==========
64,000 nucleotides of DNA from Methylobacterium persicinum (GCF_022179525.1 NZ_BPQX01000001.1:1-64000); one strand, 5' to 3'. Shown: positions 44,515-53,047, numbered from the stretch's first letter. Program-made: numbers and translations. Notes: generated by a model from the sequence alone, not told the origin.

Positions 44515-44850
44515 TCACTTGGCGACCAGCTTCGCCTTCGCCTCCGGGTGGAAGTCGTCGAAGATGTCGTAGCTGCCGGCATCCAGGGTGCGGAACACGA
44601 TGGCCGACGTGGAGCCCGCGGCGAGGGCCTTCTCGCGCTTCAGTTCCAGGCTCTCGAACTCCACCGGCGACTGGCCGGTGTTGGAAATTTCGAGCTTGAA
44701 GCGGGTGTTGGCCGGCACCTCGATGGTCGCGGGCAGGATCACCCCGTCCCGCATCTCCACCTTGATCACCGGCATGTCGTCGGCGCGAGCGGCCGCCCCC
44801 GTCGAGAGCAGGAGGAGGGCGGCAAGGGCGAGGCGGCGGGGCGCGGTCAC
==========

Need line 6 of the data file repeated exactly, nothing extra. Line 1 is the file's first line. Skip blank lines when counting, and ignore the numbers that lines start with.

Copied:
44801 GTCGAGAGCAGGAGGAGGGCGGCAAGGGCGAGGCGGCGGGGCGCGGTCAC